Business Management

Are We an Industry of Know-It-Alls?

Continuing education is key to the future growth of the industry. So why is it not getting the attention it deserves? Have nail techs and manufacturers become disenchanted with continuing education and relegated it to the back burner?

While this approach does not take the place of a class, it is a cost-effective way to introduce nail techs to a product and entice them to try it for themselves — fulfilling one of the main goals of a manufacturer’s class. Poor class attendance is not the only reason for decreased education efforts on the part of manufacturers, however. “With the rising cost of doing trade shows and with other economic conditions, manufacturers are being forced to cut back and education is getting the brunt of it,” Tate says.

 

In a Perfect World

For every reason offered up for the stagnant state of continuing education, there is an idea for how to revitalize it. “There will always be people who are disenchanted with the state of the industry and this is what causes change,” says Meola. “If someone is not happy with the current situation, we all have the power to change this.”

 

Find something that works for you, and support it. “Some education programs are better than others,” says Fanini Randall. “I suggest that technicians seek out a company that is representative of their own beliefs and work ethics and partner with them.” Getting schools involved in promoting and emphasizing the need for continuing education is key to refocusingattention on education. “A lot of nail schools tell their students, ‘You are a nail tech and good luck.’ When they leave they think they know it all and never have to go back for more,” points out Hunter.

 

Nail techs need to be aware of the need for continuing education before they leave nail school. Improving communication between nail techs and distributors will increase awareness of educational opportunities. “Support from distributors for salon owners and nail techs is where change can happen,” says Caruso.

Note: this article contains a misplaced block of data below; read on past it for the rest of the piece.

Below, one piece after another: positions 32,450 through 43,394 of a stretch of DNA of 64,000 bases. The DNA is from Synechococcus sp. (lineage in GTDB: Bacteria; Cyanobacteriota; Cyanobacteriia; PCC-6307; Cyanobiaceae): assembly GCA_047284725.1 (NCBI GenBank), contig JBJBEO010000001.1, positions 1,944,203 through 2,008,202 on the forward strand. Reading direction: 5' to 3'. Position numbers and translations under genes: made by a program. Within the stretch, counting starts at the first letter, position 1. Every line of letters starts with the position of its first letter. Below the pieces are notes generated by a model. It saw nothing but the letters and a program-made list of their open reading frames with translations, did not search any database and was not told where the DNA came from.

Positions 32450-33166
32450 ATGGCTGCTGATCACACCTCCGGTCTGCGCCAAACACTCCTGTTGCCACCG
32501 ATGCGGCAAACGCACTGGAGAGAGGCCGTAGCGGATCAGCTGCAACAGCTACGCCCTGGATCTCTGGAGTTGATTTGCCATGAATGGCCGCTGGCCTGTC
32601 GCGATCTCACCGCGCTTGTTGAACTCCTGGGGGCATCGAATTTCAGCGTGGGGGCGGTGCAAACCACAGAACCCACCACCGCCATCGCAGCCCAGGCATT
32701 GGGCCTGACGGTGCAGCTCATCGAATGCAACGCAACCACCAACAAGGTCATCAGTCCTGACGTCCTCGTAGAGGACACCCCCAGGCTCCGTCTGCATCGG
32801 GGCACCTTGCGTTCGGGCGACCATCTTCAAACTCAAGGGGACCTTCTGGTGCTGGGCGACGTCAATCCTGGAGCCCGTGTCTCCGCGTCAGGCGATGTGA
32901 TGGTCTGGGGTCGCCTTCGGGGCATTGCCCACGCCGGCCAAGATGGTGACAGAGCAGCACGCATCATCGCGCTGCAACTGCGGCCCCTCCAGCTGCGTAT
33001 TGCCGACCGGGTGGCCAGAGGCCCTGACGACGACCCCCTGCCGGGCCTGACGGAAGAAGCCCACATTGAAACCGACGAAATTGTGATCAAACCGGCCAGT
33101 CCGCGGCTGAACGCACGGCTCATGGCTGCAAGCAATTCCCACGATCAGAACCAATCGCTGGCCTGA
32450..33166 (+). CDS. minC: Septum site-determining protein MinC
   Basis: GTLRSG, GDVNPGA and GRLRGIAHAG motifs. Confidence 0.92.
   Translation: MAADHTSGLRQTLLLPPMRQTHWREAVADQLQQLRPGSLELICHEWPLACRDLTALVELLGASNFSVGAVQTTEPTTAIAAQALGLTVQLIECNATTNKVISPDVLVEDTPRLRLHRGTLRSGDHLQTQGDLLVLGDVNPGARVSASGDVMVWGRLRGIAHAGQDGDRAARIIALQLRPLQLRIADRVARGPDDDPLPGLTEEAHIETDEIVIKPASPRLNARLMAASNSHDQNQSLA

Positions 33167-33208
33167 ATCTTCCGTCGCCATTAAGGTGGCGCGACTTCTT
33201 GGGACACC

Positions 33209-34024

“Manufacturers are too removed. You see your rep once a week. Next time ask her about their education schedule.”

 

More full-day seminars would allow nail techs to fulfill their requirements more efficiently and cause less disruption to their schedules. “The International Nail Technicians Association (INTA) has found nail technicians prefer to have concentrated/intensive, full day, hands-on workshops (eight to 10 hours in length) to accommodate their busy schedules,” says Ann Higby of the INTA. Schools are a good arena in which to implement these full-day seminars. Judy Cotner, education director of Victory Beauty Systems in Clarksville, Ind., notes that, “Nail techs don’t want to take multiple classes to fulfill their hours so they go to schools that offer eight-hour long classes instead.”

 

Online education is another way to streamline the education process. “I would love to see continuing education offered online so that the techs who are only participating because they have to can simply do it online and free up the classrooms for interactive hands-on learning,” says Fanini Randall.

 

Another option is to take a different approach to continuing education and make educational events more upscale in order to convey their importance. “Nail classes should not be held in a manufacturer’s warehouse. They should not be an afterthought,” says Melissa Perry, director of the nail division at Paramount Beauty Supply in Long Island, N.Y.

 

Following her own advice Perry created the highly successful Nails Express Educational Symposium this year. The six-hour event was sponsored by manufacturers and was focused on giving the 125 attendees new and timely information. Held at a banquet hall, the event was purposefully intimate and there was only limited retailing on the part of the manufacturers.

 

“The manufacturers were given display space for their products and literature and they donated product for the goody bags that we handed out to the attendees,” says Perry.

 

The highlight of the event was the educational stage. “Each manufacturer was given 45 minutes to hold the stage. They were not allowed to talk about their products. They had to focus on the educational business theme.”

 

The Educational Symposium was a success on various levels. Nail techs enjoyed the business focus of the event and manufacturers benefited from the opportunity to interact intimately with the nail techs. Paramount Beauty has seen a dramatic increase in its class attendance since the event as well. “Nail techs were given the opportunity to sign up for education at the event. We included class information in their event folder and, if they purchased a kit at the event, the education for that system is free,” says Perry. In dramatic contrast to the current norm, they’ve oversold classes since the symposium.

 

Keywords:   continuing education     education     schools  

Leave a Comment

Name:
Email:
Comment:
Submit

Comments (0)

Subscribe to NAILS & SAVE!

Get a free preview issue and a Free Gift
Subscribe Today!

Please sign in or register to .    Close
Loading...
 
Subscribe Today
Subscribe Today